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Glyn Moody

Glyn Moody's look at all levels of the enterprise open source stack. The blog will look at the organisations that are embracing open source, old and new alike (start-ups welcome), and the communities of users and developers that have formed around them (or not, as the case may be).

Urgent: Telecoms Package Vote *Again*

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Back in July I urged you to write to your MEPs about the Telecoms Package. Well, I'm at it again: the main vote was postponed, and will now take place on Wednesday 24 September, so there’s still time to write to your MEPs and ask them to support some amendments that should help (more details from Open Rights Group.)

Here's what I've just sent:

Back in July, I wrote to you about my concerns with the Telecoms Package. As you know, there is an imminent vote on this, and I would like to urge you to support two amendments which, I believe, address most of the issues that worried me and many others across Europe.

Amendment 133 is an anti-filtering amendment, and will add the following section to the Directive:

“Member States shall ensure that no technology may be mandated by competent authorities which would facilitate surveillance of internet users, such as technologies that mirror or monitor the user´s actions and/or interfere with operations of the user’s network activity for the benefit of a third party (known as “filtering”).”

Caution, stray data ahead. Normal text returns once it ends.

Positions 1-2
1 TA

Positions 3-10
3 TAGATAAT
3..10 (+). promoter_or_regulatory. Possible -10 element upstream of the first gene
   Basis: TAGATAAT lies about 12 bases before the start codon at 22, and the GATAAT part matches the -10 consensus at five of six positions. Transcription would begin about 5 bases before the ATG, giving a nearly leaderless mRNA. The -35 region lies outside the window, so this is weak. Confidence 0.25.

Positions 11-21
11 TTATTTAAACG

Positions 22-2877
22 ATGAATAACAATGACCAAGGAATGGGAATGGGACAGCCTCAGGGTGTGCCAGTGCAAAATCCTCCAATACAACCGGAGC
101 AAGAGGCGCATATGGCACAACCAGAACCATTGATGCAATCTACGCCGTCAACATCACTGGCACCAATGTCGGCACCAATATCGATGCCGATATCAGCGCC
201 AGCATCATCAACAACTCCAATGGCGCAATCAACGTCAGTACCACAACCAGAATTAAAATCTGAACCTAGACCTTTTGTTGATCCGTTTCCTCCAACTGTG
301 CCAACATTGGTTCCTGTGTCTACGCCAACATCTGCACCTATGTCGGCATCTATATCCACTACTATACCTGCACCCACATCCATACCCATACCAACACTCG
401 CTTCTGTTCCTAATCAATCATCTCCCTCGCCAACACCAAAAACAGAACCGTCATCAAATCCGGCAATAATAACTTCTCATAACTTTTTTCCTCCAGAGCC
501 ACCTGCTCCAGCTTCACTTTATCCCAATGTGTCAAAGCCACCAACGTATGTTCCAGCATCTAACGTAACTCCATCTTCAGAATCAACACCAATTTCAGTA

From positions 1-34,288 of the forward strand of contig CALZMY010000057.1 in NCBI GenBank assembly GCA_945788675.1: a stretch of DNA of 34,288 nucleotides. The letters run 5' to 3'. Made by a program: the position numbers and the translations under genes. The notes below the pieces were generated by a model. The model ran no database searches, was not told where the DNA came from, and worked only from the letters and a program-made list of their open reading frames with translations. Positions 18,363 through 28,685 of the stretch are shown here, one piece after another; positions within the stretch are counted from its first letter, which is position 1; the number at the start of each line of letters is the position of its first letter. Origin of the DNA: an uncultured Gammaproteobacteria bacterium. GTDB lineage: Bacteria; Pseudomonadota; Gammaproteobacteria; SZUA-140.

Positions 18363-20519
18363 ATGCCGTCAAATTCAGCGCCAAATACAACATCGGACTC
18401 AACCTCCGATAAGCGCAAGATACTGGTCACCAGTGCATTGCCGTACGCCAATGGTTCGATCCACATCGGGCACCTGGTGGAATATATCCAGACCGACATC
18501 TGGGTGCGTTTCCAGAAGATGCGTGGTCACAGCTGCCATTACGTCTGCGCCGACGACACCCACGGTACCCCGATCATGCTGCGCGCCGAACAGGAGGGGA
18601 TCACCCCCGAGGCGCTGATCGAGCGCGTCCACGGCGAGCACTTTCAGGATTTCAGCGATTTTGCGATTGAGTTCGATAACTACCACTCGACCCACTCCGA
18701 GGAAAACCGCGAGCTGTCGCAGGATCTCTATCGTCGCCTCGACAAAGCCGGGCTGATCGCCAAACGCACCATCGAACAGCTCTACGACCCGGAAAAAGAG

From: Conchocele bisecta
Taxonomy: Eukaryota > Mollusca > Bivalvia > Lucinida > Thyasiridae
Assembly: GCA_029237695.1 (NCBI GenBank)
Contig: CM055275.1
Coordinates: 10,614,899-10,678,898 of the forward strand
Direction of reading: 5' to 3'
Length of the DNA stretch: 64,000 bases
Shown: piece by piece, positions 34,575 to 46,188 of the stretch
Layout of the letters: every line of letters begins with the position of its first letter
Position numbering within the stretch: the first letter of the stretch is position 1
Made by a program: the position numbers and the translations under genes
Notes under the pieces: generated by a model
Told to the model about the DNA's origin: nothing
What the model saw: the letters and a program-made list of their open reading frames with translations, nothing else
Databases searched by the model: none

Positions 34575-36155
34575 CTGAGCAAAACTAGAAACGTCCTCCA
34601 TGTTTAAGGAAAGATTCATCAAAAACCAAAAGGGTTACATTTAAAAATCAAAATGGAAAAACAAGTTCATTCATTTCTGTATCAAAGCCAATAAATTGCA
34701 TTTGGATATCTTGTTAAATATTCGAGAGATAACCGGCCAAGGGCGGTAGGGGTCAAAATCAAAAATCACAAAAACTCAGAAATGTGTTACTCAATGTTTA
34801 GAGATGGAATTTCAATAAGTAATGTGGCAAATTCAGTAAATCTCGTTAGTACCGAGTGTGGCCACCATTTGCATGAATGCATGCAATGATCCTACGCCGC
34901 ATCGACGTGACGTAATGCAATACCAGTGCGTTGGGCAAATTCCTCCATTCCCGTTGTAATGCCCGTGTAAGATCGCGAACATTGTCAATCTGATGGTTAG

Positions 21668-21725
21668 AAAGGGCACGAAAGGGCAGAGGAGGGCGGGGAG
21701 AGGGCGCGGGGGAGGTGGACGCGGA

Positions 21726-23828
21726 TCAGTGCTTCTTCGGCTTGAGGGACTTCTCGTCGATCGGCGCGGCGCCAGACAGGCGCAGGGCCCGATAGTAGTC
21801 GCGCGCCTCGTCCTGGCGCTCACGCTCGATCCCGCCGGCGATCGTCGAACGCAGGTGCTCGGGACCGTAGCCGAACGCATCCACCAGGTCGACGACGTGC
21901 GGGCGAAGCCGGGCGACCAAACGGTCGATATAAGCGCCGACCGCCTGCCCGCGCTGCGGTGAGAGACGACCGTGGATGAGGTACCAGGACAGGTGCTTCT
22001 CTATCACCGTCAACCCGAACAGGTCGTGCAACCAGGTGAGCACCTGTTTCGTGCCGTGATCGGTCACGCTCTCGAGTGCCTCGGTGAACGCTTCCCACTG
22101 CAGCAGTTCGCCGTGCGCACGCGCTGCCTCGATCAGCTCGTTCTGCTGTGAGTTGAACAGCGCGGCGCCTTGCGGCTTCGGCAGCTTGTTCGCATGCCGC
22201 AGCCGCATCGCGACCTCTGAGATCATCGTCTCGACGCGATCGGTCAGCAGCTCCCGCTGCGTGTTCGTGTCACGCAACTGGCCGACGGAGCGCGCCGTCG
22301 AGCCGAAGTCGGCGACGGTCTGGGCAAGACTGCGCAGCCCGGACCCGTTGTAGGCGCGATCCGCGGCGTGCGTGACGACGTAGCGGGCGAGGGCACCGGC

Amendment 138 ensures that sanctions cannot be imposed on end-users without judicial oversight. It will add the following to the Directive:

“applying the principle that no restriction may be imposed on the rights and freedoms of end-users, notably in accordance with Article 11 of the Charter of Fundamental Rights of the European Union on freedom of expression and information, without a prior ruling by the judicial authorities, except where dictated by force majeure or by the requirements of preserving network integrity and security, and subject to national provisions of criminal law imposed for reasons of public policy, public security or public morality.”

I hope you will agree that these are appropriate and proportionate ways to ensure that citizens are able to use the Internet free from the fear of unreasonable surveillance or censure – hardly unreasonable aspirations. I urge you to support these amendments.



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